Concept Note
July 2016
Commissioned art installation Project: Mukesh Mahal – Permanent Suite at Tijara Fort – Palace (19th Century; Alwar Rajasthan) India

In this suite, my art depicts the consent battle between god and evil as depicted in the mythological story of Samudra Manthan where god and demons churned the sea for treasures.

The story is symbolic in a spiritual way where in the Ocean is life and Mandara, the mountain used for churning the ocean is our consciousness. The Suras and Asuras are our negative and positive thoughts and the Kumbha is our Karmic outcome. One can also draw parallels of Suras and Asuras as negative and positive energies in human endeavor. I have also been drawn to the idea of Suras and Asuras being symbolic of Life and Death, Day and Night entwined in eternal circle of life and Vishnu balanced as neutrality between the two opposite forces.

Together, life and death make the circle of life. Nature continues to take and give back back life to earth in this eternal cycle. Suras and Asuras thus symbolize this divine and demonic nature of the universe. This infinite circle of energy rotates between life and death with Vishnu, the universal consciousness as the axis-mundi forever creating and forever destroying.

When I was invited to do this site specific art installation, I was taken up by this ageless character of the landscape of Tijara and the vastness of the fort standing stoic against the vagaries of time – almost like Vishnu, the creator himself. Aman’s brief and his heroic vision to bring the fort back to its glory encouraged me to give a form to this idea in the composition of Circle of Life created on the ceilings. I wanted the language to be global in keeping with the audience so I borrowed from Javanese art, Angkor Vat, Ancient Hindu temples and symmetrical balance of art forms on ceilings of ancient Egyptian temples.The colors are rooted in ceramics of Khurja, Rajasthan Blue Pottery and Ajulejos of Portugal.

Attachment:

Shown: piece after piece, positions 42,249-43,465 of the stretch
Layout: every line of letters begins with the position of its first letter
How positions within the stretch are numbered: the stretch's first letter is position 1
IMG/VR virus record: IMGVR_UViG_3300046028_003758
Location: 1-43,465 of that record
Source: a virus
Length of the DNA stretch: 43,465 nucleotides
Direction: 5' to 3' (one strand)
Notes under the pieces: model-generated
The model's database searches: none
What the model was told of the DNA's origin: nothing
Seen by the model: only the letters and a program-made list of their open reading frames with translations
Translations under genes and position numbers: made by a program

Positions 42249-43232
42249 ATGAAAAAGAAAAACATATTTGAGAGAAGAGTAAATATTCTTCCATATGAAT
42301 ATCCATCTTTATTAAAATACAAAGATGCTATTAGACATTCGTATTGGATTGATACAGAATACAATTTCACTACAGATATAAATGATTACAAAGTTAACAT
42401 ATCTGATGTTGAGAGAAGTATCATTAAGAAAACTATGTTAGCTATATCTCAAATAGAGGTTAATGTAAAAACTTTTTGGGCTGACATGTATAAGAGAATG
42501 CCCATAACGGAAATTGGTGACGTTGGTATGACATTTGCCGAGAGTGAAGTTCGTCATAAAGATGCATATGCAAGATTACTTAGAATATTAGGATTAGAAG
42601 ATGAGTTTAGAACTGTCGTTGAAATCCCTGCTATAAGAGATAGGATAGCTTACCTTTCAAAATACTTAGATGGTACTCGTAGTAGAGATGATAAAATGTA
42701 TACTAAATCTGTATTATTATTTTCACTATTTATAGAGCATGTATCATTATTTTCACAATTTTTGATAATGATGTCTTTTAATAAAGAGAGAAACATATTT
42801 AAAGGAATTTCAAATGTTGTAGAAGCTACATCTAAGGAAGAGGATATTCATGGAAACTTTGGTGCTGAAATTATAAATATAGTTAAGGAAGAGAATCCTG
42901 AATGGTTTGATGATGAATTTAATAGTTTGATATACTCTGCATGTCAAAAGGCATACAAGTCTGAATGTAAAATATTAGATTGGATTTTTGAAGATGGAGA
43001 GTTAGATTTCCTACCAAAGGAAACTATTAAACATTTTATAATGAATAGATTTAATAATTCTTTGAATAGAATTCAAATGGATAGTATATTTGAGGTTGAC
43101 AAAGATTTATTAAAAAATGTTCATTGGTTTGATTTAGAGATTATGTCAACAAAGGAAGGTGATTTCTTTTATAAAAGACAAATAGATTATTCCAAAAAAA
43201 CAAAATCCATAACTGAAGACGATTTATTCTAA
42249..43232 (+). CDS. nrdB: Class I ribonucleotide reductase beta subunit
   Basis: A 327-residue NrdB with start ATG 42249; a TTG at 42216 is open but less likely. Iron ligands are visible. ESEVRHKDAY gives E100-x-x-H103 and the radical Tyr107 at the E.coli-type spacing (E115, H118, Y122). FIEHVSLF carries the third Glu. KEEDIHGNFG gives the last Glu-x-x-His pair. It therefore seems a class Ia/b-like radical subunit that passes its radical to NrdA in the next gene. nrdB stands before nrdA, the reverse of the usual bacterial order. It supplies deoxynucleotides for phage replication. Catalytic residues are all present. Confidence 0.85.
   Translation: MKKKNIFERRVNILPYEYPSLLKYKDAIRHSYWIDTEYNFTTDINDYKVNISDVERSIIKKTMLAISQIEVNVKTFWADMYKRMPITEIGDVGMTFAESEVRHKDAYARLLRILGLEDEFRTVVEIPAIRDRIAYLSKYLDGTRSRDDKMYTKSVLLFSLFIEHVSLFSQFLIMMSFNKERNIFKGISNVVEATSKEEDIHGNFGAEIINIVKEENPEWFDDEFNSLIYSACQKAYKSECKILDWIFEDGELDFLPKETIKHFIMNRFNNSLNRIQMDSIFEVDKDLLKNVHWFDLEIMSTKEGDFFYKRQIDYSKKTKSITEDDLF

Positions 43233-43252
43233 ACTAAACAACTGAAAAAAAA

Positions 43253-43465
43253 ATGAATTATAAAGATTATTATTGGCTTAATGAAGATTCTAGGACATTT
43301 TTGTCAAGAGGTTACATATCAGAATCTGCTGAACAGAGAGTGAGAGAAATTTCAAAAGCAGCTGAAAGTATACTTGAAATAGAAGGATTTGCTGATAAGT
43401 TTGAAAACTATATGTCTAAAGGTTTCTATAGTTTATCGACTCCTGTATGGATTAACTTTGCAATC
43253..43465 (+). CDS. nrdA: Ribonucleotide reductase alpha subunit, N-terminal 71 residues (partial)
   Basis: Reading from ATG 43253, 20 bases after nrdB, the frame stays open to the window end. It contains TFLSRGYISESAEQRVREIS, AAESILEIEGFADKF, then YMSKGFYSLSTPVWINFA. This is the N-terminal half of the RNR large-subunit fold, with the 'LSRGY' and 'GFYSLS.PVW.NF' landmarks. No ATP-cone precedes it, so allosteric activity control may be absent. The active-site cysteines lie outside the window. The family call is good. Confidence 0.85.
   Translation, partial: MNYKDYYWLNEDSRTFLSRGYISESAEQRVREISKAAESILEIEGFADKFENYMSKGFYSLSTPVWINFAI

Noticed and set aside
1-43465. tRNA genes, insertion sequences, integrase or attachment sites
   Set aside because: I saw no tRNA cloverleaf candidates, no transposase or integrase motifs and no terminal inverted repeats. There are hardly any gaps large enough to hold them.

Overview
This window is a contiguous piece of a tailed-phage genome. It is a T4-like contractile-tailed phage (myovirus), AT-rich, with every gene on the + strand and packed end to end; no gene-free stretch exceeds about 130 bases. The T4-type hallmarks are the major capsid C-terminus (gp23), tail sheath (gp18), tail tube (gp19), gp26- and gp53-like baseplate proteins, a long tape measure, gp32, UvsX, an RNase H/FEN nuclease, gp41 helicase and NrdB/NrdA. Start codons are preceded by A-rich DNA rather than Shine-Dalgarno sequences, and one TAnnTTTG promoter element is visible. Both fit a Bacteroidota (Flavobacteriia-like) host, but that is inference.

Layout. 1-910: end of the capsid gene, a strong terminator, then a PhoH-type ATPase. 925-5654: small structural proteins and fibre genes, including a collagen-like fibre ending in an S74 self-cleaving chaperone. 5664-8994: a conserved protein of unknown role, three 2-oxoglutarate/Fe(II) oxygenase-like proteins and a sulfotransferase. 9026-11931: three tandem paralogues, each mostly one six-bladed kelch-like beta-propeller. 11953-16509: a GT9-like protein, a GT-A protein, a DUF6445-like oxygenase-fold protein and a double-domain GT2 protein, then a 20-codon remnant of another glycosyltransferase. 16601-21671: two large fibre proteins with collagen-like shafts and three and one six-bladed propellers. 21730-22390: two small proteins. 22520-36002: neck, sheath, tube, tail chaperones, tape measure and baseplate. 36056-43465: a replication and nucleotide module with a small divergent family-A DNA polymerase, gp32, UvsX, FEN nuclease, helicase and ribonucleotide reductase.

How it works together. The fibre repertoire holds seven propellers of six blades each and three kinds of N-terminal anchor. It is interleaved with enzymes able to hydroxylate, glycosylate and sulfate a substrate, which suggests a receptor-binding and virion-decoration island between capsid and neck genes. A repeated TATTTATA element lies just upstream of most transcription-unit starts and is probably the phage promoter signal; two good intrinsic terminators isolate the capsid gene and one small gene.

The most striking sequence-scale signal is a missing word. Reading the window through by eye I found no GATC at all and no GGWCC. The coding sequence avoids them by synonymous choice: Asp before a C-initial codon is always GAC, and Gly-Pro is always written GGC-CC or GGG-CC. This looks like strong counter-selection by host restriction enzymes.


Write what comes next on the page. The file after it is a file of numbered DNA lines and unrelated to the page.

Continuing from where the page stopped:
I have attempted to keep the illustrations and execution Rajasthani fresco like. Means used are of today’s technology such as thermo-forming, CNC cutting and computer aided design for bringing precision of the composition from off site to on site.

I hope that the guests resting under these illustrations will be drawn to the attempted centrifugal dynamics of these works and may discover the center of the circle of their life. I am reminded of a conversation between King Mufasa and the young troubled Simba in the immortal Disney movie The Lion King –

Mufasa: “Everything you see exists together in a delicate balance. As King, you need to understand that balance and respect all creatures, from the crawling ant to the leaping antelope.”

Simba: “But, Dad, don’t we eat the antelope?”

Mufasa:“Yes, Simba, but let me explain. When we die, our bodies become the grass, and the antelope eat the grass. And we are all connected in the great Circle of Life.”

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